Razika and Prodigious Young Punks

Aaliyah once said “Age Ain’t Nothing but a Number.”  I would tend to agree… well, at least for horizontal relationships.  Fandom, however, is an entirely different animal.  There’s just...

Aaliyah once said “Age Ain’t Nothing but a Number.”  I would tend to agree… well, at least for horizontal relationships.  Fandom, however, is an entirely different animal.  There’s just something creepy about the notion of heroicising people who are younger than me.  I mean, aren’t you creeped out by the guys in their forties who follow twentysomething singer/songstresses around clubs with tote bags full of merch to be signed?  Or balding individuals who know all of the lyrics to Paramore’s catalogue?  And have you ever stopped to consider how unsettling it is the number of middle-aged men whose leisure time is almost entirely dedicated to watching young boys mount each other on the college football field?  So I realize these examples are extreme (if you don’t think so, you may want to take a good, hard look at your own hobbies), but I just can’t shake this idea that I should be looking up to people who are older than me.

A younger, more naïve self believed this to be a real possibility.  Looking back, I realize what a fool I was.  I mean, it’s not as if a peak of brilliance or creativity has ever struck an artist at 40.  And if I was going to have any idea of the current pulse of the music industry and serve as a commentator, I couldn’t just keep rehashing how great Belle & Sebastian and The Smiths are.  So, at some point, I was going to need to face this fear.

So who is it that converted me?  Who is it that smacked me in the face and said “Get Over It!!!”?  It was Nashville’s Be Your Own Pet.  I was 21 and they were all about 19.  Okay, they didn’t smack me in the face in the literal sense of the phrase (although Jemina Pearl has physically dragged me across the floor of a small handful of venues and I have flown head-first into their bass drum once, as was par for a BYOP show).  Anyone who has the tits to grab me by the throat and scream “Give me everything.  I’ll break up your limbs and I’ll put you in a trunk and take you around the world” is more than worthy of my attention, whether they’re my senior or not.  But I promised that this was a one time thing and that it wouldn’t become a habit.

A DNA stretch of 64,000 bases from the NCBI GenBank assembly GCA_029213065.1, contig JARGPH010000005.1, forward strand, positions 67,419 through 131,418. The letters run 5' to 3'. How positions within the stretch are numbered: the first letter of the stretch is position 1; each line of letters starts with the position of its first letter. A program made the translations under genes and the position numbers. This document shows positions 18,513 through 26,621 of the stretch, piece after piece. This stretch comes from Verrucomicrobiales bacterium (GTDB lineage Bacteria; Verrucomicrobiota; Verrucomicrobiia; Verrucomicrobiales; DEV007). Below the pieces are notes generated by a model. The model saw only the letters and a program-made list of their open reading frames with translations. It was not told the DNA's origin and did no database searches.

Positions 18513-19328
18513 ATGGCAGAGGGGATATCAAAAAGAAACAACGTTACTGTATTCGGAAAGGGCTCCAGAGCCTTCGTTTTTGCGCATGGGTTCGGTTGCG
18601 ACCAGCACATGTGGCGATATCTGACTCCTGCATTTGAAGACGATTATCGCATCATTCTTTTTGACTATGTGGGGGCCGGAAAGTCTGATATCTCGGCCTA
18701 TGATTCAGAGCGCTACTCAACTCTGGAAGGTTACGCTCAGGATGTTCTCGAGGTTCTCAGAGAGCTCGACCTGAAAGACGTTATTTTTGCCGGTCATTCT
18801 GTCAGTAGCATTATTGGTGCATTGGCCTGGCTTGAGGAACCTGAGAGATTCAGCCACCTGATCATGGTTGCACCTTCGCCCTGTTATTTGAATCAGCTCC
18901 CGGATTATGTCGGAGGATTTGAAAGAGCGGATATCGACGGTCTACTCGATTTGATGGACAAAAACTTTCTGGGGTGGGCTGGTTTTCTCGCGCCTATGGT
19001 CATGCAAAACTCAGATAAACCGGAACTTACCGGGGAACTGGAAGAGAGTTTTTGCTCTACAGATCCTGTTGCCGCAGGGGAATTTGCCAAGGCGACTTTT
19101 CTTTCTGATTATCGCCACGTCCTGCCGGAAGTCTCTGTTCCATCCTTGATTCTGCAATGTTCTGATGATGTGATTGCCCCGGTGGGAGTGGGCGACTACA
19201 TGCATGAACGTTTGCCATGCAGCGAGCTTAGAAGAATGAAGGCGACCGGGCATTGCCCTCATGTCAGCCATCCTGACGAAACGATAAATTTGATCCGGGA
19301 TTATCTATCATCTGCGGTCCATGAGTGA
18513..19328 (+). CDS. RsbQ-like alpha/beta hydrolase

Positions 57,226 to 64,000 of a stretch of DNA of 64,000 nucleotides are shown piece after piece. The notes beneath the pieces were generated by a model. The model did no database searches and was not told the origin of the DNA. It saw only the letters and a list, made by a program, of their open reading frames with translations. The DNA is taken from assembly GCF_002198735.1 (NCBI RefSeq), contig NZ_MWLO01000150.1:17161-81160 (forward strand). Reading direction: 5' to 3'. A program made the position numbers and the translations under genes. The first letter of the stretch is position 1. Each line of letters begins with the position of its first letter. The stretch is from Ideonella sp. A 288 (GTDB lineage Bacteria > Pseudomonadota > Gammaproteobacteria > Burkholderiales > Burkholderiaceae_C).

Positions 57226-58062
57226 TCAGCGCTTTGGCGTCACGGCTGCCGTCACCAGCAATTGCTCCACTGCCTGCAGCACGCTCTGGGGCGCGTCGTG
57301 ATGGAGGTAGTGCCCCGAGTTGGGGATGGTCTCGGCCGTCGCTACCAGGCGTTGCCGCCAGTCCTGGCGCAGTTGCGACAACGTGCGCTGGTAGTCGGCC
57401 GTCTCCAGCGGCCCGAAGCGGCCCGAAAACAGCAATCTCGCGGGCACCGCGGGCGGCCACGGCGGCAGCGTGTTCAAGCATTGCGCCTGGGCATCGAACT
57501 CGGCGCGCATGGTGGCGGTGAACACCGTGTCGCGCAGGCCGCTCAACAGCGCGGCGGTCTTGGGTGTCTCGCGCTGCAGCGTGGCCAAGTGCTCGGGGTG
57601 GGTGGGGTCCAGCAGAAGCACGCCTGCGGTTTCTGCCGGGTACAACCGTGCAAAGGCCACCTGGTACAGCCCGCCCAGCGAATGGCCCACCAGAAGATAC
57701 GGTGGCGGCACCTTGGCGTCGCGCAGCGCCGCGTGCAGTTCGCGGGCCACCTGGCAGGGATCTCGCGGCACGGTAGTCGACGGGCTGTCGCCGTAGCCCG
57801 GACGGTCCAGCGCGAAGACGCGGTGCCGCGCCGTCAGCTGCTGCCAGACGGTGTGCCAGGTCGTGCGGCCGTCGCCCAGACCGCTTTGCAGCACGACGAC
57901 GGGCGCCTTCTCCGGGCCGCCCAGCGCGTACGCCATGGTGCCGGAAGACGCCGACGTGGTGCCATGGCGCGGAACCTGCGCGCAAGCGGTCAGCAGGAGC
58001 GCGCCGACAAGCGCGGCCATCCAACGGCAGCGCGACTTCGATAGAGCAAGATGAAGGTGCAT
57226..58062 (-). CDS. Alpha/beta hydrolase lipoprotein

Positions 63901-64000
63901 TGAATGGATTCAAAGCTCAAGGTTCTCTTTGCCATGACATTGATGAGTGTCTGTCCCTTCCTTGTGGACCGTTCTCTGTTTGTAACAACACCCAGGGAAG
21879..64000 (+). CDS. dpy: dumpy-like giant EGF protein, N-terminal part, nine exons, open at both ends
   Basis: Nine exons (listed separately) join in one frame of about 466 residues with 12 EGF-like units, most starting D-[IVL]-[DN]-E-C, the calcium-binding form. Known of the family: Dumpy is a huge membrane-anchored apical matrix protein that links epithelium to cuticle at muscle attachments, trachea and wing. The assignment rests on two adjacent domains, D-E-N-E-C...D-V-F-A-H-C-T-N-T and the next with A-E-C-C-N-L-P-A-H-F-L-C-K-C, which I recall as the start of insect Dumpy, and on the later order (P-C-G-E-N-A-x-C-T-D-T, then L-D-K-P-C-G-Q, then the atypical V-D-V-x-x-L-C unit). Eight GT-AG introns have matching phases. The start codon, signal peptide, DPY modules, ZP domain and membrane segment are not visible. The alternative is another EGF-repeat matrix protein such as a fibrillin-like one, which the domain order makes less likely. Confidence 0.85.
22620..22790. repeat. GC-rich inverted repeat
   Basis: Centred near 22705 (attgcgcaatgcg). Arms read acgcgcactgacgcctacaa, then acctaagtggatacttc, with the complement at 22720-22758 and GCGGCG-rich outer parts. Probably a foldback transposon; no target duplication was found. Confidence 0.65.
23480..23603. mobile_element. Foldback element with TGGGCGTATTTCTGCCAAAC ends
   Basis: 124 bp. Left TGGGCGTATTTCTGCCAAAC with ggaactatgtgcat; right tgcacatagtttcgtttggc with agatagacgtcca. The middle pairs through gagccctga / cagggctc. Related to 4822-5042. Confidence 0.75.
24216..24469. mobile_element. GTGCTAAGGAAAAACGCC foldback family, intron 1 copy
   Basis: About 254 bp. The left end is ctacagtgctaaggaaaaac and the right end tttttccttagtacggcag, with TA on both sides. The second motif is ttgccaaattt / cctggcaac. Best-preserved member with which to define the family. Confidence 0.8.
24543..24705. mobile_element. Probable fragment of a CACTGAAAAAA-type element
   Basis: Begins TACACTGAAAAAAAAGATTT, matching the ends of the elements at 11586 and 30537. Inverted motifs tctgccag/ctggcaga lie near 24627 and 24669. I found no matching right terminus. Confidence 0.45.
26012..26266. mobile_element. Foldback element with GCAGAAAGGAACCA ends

However, once my cherry was popped, it just got easier and easier to indulge in the work of people born post October 14, 1984.  There was The Horrors and then Crystal Castles and then Cults… But I still had some shame.  I mean, it’s not like I would listen to a band the same age as my students… no matter how cool their haircuts were.

Well, all of my rules were shattered this summer with the release of Razika’s debut album, Program 91 (out August 16th on Smalltown Supersound).  Razika are four girls who started a punk band at age fourteen and, over the next several years leading up to their debut LP, developed a more rhythmic and organic take on the genre, inspired heavily by Jamaican Reggae.  Yes, we have all heard this story before.  However, this group of atypical girls, hailing from Norway, claim to have barely listened to The Slits.  Although their story (and many aspects of their sound) do bear an almost uncanny resemblance to that of Ari Up’s clan, their debut record is also imbued with bits of Twee, Post-Punk, and 60s girl groups that would make them as likely to share a stage with Kate Nash as to take that of the 100 Club.  Program 91 is both coyly whimsical and playfully bratty, making it the best punk album for summertime since BYOP’s debut.  So do I feel a little creepy getting my musical jollies from four 19-year-old girls?  Well, yeah, but they’re totally worth the guilt.

*This article was written in mid-July and intended to be published in a local music rag, which was to hit the streets on August 1st.  However, the latest issue of said publication is yet to hit the streets and the editor of said publication has not responded to E-mails throughout the course of this month.  So I apologize that it is not as timely as it was planned to be.


During the day Izzy Cihak teaches transgression, subversion, and revolution at Temple University. At night he haunts Philthy's best venues to cover worthwhile acts for Philthy Mag. Morrissey is everything to him and, in their own heads, all of his friends see themselves as Zooey Deschanel.